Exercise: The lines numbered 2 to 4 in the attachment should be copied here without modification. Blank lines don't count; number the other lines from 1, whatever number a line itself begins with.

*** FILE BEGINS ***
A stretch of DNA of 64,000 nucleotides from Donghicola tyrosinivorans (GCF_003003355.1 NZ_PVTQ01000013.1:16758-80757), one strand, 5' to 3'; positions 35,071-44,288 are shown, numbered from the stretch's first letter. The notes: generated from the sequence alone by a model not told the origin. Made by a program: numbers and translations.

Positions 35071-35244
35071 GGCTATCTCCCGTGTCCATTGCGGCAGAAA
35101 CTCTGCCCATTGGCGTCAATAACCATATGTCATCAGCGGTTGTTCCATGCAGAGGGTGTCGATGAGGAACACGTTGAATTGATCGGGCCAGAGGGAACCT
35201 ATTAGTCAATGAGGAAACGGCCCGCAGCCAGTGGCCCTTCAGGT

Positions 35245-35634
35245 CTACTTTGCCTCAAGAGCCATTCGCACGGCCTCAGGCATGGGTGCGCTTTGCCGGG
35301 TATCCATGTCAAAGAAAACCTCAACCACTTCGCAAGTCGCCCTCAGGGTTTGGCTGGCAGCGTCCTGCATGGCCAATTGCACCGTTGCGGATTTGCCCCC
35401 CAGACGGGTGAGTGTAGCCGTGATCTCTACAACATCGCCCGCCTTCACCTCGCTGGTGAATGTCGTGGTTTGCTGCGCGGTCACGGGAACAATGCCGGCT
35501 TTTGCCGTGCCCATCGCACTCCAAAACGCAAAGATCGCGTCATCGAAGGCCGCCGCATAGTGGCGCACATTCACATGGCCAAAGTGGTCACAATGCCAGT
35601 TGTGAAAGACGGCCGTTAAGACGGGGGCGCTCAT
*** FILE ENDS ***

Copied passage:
Positions 35071-35244
35071 GGCTATCTCCCGTGTCCATTGCGGCAGAAA
35101 CTCTGCCCATTGGCGTCAATAACCATATGTCATCAGCGGTTGTTCCATGCAGAGGGTGTCGATGAGGAACACGTTGAATTGATCGGGCCAGAGGGAACCT